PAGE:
Wow. The first quarter of 2014 has been an incredible blur. Q1 was
brimming with cool creative events: Brand of the Year, Ad of the Year, Super Bowl, Olympics, Oscars and the publishing of the BLACKBOOK. Still it’s hard to believe we are already in April. The first quarter of 2014 was nothing short of a blur (we have a long held affection for Q1).
This quarter produced some exceptional creative, including some real stunners from the Super Bowl, several of which make it into our top five lists for the first twelve weeks of the year. Before we read the honor rolls and announce the winners – some high level stats. During the quarter we scored 1,800 ads, representing 874,000 consumer interactions and generating over 524,000 verbatim comments. Each of those ads was scored the same way, by 500+ consumers alongside other advertising, providing comparability between ads and across categories (for more on the methodology click here). Not all categories are the same, however, something we have detailed in the last two editions of the BLACKBOOK. You have a higher probability of producing a top scoring ad if you are making a Casual Dining ad than if you are making a Financial Services ad. As a result we publish two lists, one on an absolute basis and the with the largest gap the category norm. Both approaches recognize greatness.
Q1 is the Super Bowl quarter, and it produced 40% of the winners this year. That percentage is a little unusual, but this year’s Super Bowl was statistically better than most from an advertising perspective.
When it comes to our “Category Overachievers” list we find two brands that are head and shoulders above the rest of the crowd. Those two brands are Budweiser and Google.
Budweiser’s work doesn’t always take the category (Guinness took 2013’s Q4) but when it rolls out the Clydesdales (something it saves for the Super Bowl and 9/11 anniversaries) it’s game over. Both ads feature Clydesdales, one in a co-starring role with a puppy and the other in a supporting role for a returning solider. Both are emotional gems:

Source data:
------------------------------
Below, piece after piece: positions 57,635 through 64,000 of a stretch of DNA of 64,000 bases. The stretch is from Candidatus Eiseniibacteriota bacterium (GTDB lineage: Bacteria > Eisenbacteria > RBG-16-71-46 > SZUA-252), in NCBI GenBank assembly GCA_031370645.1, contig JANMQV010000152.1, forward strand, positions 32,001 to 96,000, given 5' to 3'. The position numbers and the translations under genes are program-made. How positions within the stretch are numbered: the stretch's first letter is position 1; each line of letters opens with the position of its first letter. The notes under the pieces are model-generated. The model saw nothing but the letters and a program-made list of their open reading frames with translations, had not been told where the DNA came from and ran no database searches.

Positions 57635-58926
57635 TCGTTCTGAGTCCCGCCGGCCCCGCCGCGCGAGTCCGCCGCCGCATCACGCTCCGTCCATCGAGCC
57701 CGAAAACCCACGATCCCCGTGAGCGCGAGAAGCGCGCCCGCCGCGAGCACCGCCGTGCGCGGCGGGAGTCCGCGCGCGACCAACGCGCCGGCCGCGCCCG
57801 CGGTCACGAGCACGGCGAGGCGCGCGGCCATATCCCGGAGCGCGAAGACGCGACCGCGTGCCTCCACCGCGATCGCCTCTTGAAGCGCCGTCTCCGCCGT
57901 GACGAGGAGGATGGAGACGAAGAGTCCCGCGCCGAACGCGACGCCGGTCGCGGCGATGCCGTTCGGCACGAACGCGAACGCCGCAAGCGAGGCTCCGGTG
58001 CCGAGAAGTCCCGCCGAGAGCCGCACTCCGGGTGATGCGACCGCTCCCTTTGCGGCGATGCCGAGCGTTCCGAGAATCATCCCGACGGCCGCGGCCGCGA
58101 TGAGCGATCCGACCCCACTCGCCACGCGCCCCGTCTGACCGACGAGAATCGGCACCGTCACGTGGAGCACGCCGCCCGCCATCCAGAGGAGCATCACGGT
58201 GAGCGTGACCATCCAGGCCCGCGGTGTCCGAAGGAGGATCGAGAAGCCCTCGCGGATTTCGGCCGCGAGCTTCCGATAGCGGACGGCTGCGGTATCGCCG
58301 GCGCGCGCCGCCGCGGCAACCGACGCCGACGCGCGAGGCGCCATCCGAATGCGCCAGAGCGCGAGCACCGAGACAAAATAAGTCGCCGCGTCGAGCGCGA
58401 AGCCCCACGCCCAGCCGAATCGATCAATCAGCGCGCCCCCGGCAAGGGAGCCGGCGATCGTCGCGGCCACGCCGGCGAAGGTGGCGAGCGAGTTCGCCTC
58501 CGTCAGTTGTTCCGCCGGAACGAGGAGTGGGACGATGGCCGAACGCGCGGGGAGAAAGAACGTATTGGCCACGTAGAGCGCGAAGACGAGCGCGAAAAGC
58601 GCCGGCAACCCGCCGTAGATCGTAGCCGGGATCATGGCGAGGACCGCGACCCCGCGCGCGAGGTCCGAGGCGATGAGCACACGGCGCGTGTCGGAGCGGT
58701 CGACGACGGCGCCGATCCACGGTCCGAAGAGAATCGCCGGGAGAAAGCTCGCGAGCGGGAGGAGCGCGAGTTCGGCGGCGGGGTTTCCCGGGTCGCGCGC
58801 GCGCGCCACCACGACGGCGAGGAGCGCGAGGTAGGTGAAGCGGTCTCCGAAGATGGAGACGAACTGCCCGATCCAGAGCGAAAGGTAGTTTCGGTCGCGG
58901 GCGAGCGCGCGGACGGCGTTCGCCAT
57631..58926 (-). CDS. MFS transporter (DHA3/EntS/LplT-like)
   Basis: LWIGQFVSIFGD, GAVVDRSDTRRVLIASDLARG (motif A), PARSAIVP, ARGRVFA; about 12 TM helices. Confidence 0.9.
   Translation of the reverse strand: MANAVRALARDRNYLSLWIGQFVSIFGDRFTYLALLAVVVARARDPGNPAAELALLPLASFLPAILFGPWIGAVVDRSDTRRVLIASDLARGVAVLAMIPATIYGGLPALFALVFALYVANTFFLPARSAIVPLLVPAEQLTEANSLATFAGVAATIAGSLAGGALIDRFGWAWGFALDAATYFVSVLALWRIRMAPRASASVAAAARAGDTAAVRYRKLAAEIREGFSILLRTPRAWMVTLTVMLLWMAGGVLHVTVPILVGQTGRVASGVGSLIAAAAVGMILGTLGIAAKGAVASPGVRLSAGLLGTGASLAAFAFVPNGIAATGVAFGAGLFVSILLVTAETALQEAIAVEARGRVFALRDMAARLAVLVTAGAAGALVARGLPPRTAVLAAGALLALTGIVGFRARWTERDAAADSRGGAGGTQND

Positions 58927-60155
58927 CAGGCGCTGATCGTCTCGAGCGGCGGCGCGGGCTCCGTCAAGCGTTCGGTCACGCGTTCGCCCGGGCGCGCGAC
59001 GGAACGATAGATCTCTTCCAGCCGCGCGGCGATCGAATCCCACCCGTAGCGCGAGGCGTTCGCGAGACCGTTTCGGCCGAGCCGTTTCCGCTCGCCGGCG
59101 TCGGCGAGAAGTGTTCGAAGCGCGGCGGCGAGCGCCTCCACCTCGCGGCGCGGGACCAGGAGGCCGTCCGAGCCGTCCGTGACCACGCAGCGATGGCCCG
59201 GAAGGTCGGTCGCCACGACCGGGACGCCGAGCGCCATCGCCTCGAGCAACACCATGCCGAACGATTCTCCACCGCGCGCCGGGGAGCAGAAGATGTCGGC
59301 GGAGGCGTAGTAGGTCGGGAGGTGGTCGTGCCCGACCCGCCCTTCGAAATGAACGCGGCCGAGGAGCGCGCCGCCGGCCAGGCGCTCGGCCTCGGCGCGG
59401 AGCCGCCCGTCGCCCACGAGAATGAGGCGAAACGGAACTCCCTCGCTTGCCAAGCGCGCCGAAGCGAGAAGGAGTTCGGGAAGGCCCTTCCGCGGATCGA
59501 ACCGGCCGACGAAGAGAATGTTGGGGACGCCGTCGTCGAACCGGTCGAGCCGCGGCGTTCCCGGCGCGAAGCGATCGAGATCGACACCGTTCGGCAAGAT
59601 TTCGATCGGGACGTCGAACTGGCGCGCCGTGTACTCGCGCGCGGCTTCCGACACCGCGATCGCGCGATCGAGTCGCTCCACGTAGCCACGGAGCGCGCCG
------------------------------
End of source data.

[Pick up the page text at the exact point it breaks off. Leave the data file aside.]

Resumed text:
Google delivered two ads in the top five – both of them debuting during the Oscars. The ads spoke to simple themes of inspiration, learning, entertainment and storytelling but did so with remarkable ease.
Coming in at #5 is Dick’s Sporting Goods :60 spring sports/philanthropic spot. The ad is a powerful reminder of the role that sports play in our lives and the lives of our children. Retail is a difficult category to overachieve in given the volume (close to 20% of the ads in Q1 are retail) so this piece of creative deserves high praise. In fact, when looking at the overachievers in the retail industry specifically, Dick’s posted five “Sports Matter” ads among the top 10 of the quarter.
Top Ads of Q1 – by Ace Score
Here are the winners from an overall basis. Microsoft took the honors with the top Overall score, breaking 700 for the second time in our history. Their powerful ad detailed how technology (and specifically Surface, Kinect, Windows and other products) could help mankind overcome a variety of obstacles.
Microsoft was followed by another Super Bowl ad, this time from Hyundai. The ad for the Genesis, was sneaky good, mixing humor with a superb product demo for their automatic breaking system – one that consumers were highly attuned. The ad also broke 700 with the high income audience we score luxury automotive against.
As we noted earlier, America has a soft spot for Casual Dining ads and the probability we would not get an ad from CDR brand in the top 10 was relatively low. Still, TGI Friday’s introduction of Burgers on the menu was something special and hit our list at number 3. Check out the Desire score on this ad. You have been warned – don’t watch this ad if you are hungry.
Coming in at #4 is Ore-Ida. The “Justice for Potatoes League” campaign has been a winner for Ore-Ida, combining humor and information with super cute kids. The latest installment didn’t disappoint, hitting on all the Persuasion cylinders.
Rounding out the top ads on an Overall basis is Procter & Gamble, with an early selection from their Olympic campaign. P&G took home the gold in our Olympic ad review based on work like this with its high emotional appeal and celebration of the effort given by mom’s everywhere. While light on Information, the ad crushed it on Likeability and Attention.
Every brand you see on the list, plus another 1,400 more can be found in the BLACKBOOK, complete with data on their average Ace Score, Emotional Sentiment scores and year-over-year changes. Register for the online version or to request a deeper dive and hard copy.